Aboriginal Religion

Is there an Aboriginal religion?

Aboriginal People do have a religion, but it is different from most other religions which mean believing in one single creator.


Australian Aboriginal people don’t do that. They have their beliefs, very strong beliefs, but it’s more like spirituality than a religion.

Australian Aborigines Filled with the Spirit of the Kangaroo, Dancing to Honor the Sacred Marsupial
Dance performance. Poster by AllPosters. Click on thumbnail to buy

Traditional Aboriginal Religion
As opposed to believing in a single creator, Australian Aboriginal people believe that in the beginning of the time, there were creation beings that rose out of the ground and created landscape features, plants and animals, much in the similar way as Christians believe that God created the world in six days. Aboriginal people refer to that period of creation as Dreamtime. The time after that period, which still goes on today, is called Dreaming. As opposed to Christians and believers of many other religions who go to a church or a mosque to pray, Aboriginal People express their beliefs in spiritual rituals. In the old days when they all lived traditional life, they went to their sacred mountain or any other natural feature that was believed to be their creator (different tribes had different objects), and they performed spiritual ceremonies. On those ceremonies they danced, sang, and they painted their bodies with symbols that had messages. Because they believed that their creator, the mountain like for example Uluru had a soul, they could communicate to their creators. Before they went walking across long distances for example, they’d communicate to the creator of the land and ask the creator to protect them from accidents.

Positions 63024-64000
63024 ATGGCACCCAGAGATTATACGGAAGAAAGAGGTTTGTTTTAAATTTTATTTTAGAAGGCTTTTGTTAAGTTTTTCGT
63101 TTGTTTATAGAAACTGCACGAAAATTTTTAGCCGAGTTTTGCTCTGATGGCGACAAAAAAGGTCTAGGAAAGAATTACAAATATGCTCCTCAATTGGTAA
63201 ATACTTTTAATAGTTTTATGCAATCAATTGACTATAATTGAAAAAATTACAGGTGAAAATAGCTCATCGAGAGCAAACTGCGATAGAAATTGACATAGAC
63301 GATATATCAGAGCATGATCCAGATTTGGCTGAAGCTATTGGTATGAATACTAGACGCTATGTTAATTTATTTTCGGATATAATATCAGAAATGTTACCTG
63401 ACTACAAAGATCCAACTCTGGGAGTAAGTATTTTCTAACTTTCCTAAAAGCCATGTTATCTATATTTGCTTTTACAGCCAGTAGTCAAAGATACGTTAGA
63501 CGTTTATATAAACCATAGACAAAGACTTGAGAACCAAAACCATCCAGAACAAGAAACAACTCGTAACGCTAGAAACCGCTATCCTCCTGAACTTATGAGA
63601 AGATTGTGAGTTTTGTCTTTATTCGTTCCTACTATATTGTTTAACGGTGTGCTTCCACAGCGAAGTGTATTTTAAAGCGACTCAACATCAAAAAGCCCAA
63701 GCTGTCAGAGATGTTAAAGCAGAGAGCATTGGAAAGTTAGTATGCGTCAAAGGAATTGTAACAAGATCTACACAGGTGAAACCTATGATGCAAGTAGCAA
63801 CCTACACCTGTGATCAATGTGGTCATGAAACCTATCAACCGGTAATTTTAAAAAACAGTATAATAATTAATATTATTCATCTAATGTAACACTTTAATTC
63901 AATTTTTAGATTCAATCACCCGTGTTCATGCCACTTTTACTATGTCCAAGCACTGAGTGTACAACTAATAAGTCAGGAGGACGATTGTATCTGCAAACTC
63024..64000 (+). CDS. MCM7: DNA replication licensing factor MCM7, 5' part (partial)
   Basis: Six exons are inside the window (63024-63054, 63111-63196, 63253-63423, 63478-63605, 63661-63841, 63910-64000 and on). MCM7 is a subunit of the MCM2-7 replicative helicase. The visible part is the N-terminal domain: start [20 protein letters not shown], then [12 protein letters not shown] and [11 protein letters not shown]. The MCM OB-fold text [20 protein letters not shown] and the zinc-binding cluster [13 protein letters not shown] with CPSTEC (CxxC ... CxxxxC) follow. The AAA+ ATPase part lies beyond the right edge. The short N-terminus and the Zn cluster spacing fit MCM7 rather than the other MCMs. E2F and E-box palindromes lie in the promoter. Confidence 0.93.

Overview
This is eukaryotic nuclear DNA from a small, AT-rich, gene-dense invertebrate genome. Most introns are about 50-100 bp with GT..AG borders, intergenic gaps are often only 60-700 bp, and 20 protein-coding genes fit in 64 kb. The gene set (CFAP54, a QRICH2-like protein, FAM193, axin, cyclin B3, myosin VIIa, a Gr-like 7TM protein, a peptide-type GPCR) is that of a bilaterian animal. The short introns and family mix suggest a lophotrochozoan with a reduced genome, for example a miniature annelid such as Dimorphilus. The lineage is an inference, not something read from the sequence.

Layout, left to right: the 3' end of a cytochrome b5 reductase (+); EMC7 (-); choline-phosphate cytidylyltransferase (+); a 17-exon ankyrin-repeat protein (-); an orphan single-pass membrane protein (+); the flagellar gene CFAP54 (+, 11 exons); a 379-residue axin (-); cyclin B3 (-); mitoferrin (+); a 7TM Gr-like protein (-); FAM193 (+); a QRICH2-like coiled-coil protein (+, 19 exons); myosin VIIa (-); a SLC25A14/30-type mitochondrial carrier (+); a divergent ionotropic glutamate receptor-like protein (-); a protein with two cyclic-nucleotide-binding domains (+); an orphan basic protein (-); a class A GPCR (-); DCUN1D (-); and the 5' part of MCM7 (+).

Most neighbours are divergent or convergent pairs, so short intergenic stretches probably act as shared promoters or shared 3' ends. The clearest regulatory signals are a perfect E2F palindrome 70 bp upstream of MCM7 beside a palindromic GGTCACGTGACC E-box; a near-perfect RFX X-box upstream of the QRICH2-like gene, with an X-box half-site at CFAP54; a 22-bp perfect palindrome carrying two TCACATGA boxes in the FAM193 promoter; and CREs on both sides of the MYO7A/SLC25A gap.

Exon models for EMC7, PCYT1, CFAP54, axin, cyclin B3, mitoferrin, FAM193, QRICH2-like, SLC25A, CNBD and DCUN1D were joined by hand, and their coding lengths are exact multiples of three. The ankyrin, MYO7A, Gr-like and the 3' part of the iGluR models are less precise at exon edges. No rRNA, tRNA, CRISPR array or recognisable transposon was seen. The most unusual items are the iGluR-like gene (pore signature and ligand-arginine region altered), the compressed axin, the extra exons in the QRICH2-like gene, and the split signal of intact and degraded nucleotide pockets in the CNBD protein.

Aboriginal Dance, Australia
Dance performance. Poster by AllPosters. Click on thumbnail to buy

Different Kinds of Ceremonies

There were also many other kinds of ceremonies. Some of the most important ceremonies were family ceremonies, like when children entered the adulthood and burial ceremonies when people deceased. Others were seasonal, to 'ensure' there was enough plant and animal food resources available for the coming season. Some of the ceremonies were large, people from different tribes got together and travelled long distances. Those large ceremonies were usually put on during the times of food abundance, like for example when the Bogong moths were abundant in Victorian Alps and southern New South Wales.

Moon in Sky Over Church Oatlands, Tasmania, Australia
Poster by AllPosters. Click on thumbnail to buy


Aboriginal Religion Today

Many Aboriginal People have also changed their beliefs since the European invasion. Early missionaries forced them to learn the Bible, so there are some Aboriginal People who are Christians. There are even some Muslims, even though they are much fewer than Christians. But most Aboriginal People haven't given up their original beliefs, they still believe in their own creation story, although probably in a new perspective.




 




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